Continued COVID-19 Relief as USPTO Waives Fees for Trademark Petitions
In accordance with the Coronavirus Aid, Relief, and Economic Security Act (CARES Act), the United States Patent and Trademark Office (USPTO) previously provided two extensions of time to file certain trademark-related documents and to pay certain fees. That relief expired May 31, 2020. In a May 27 notice, the USPTO indicated that it will continue to waive the fees for certain petitions until June 30, 2020, to revive trademark applications or to reinstate trademark registrations that became abandoned, expired, or canceled as a result of the COVID-19 outbreak.
The latest notice provides the following guidance to trademark applicants and owners:
- Applicants who were unable to submit a response to an Office action should file a petition to revive the application;
- Applicants who missed the 36-month statutory deadline for filing a Statement of Use, which resulted in the abandonment of their application, should submit a petition to the director of the USPTO to revive the application; and
- Registrants who missed a statutory deadline, resulting in a canceled/expired registration, or who were unable to submit a timely response or fee in response to an Office communication regarding their registration should submit a petition to the director to reinstate the registration.
The fees typically associated with filing these petitions will be waived until June 30, 2020, provided that such petitions are accompanied with a statement that the delay in filing or payment was due to the COVID-19 outbreak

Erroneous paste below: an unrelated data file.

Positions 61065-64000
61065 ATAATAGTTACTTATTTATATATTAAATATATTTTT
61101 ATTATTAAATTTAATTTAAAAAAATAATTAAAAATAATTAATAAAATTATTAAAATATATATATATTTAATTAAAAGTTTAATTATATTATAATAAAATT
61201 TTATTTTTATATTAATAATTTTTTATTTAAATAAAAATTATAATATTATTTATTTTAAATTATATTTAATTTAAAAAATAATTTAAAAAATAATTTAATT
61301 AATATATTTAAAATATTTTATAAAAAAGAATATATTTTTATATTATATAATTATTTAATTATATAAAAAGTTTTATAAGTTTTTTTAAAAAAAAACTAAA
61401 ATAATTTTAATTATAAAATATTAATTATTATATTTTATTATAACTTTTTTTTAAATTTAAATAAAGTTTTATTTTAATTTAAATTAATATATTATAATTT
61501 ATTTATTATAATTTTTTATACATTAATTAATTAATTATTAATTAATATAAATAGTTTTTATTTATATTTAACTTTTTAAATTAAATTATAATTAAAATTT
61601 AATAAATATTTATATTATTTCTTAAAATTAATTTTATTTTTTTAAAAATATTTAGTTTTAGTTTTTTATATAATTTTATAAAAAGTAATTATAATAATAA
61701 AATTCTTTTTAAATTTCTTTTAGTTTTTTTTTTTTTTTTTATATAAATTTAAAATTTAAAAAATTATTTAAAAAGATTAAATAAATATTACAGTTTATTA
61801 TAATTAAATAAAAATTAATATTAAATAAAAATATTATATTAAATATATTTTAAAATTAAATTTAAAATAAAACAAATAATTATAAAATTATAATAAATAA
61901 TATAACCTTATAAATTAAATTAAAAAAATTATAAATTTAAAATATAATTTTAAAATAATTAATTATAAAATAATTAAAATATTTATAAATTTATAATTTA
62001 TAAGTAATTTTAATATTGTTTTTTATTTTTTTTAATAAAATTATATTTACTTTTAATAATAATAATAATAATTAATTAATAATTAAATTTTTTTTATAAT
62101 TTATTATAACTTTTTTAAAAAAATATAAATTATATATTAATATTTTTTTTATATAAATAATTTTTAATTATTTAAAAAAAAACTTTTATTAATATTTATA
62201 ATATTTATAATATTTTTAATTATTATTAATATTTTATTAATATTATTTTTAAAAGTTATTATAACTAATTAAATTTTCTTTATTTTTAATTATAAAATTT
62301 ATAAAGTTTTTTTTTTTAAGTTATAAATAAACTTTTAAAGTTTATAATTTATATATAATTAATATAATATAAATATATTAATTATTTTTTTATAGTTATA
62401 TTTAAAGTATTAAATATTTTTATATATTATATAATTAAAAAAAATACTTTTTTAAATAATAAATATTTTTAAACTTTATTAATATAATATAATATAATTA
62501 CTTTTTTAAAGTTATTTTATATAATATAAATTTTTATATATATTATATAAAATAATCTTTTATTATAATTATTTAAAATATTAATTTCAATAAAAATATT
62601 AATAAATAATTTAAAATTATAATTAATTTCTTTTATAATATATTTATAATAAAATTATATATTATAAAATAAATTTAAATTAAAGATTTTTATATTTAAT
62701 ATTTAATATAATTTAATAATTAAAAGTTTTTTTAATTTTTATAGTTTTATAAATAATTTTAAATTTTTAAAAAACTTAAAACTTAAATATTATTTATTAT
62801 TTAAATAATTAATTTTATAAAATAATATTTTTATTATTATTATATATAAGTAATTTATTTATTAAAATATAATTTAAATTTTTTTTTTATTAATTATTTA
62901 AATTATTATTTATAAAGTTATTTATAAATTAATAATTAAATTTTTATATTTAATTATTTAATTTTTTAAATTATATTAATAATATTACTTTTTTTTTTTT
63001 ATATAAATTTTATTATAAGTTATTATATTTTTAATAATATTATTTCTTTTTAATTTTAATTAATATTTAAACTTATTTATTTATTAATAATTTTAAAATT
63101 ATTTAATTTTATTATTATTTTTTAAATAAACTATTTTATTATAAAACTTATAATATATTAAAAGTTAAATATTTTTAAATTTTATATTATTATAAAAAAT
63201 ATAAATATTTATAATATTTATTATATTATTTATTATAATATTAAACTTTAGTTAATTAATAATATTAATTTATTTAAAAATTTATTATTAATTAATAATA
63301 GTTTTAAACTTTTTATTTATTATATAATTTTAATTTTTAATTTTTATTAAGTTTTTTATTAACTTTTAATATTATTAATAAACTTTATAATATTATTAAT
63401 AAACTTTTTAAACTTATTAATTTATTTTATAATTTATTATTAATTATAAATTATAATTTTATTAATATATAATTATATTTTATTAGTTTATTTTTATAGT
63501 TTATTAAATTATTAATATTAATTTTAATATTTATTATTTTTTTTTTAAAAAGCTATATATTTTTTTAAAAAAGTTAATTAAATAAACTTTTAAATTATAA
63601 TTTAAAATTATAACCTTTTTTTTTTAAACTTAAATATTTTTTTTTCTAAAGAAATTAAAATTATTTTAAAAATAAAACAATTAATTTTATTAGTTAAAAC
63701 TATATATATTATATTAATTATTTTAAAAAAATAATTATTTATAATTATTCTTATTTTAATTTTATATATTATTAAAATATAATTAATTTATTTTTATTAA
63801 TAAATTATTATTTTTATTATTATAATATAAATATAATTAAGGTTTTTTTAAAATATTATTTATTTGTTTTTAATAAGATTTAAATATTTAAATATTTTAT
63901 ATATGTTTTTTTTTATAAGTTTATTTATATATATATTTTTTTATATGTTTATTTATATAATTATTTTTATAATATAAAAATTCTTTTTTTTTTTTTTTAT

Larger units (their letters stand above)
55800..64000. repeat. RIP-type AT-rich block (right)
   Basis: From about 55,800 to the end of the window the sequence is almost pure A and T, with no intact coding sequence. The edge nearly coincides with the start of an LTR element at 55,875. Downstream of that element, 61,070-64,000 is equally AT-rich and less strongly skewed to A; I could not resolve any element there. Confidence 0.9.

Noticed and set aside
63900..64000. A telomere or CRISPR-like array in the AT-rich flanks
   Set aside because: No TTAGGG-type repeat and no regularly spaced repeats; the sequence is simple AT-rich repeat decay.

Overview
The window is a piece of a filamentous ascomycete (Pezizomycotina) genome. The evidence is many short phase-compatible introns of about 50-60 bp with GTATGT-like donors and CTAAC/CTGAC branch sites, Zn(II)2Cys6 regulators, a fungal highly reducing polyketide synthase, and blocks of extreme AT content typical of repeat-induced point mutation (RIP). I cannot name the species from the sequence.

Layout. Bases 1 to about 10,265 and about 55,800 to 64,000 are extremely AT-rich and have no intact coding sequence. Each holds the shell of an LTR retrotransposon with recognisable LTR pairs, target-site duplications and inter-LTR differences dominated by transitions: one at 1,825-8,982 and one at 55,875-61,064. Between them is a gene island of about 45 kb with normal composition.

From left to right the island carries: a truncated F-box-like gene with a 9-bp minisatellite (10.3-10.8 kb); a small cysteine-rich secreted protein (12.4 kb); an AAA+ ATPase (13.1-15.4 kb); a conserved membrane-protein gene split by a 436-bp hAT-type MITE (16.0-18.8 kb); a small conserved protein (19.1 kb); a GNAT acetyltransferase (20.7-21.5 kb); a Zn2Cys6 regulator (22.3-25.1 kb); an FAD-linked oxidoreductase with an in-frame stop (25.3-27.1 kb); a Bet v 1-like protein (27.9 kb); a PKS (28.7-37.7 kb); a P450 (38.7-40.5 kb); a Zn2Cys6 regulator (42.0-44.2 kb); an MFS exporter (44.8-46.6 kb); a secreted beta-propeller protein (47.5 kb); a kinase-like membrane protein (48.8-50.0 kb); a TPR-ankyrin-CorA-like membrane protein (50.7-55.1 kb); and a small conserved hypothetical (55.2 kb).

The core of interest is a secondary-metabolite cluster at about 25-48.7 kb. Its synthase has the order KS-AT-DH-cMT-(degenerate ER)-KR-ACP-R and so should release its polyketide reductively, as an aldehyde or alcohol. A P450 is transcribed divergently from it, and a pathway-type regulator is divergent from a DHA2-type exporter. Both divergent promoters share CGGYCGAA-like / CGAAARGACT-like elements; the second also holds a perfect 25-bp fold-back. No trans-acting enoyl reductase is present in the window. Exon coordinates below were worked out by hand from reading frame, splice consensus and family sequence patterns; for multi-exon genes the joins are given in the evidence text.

If your trademark application has been abandoned or your trademark registration has been cancelled or expired as a result of the adverse effects of the COVID-19 outbreak, please contact one of the members of the Chambliss Intellectual Property section to discuss your next steps.
(**UPDATE: June 4, 2020** This post was originally published on April 2, 2020, and has been updated to reflect updated guidance issued by the U.S. Patent and Trademark Office on May 27, 2020.)
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The material in this publication was created as of the date set forth above and is based on laws, court decisions, administrative rulings, and congressional materials that existed at that time, and should not be construed as legal advice or legal opinions on specific facts. In some cases, the underlying legal information is changing quickly in light of the COVID-19 pandemic. The information in this publication is not intended to create, and the transmission and receipt of it does not constitute, a lawyer-client relationship. Please contact your legal counsel for advice regarding specific situations.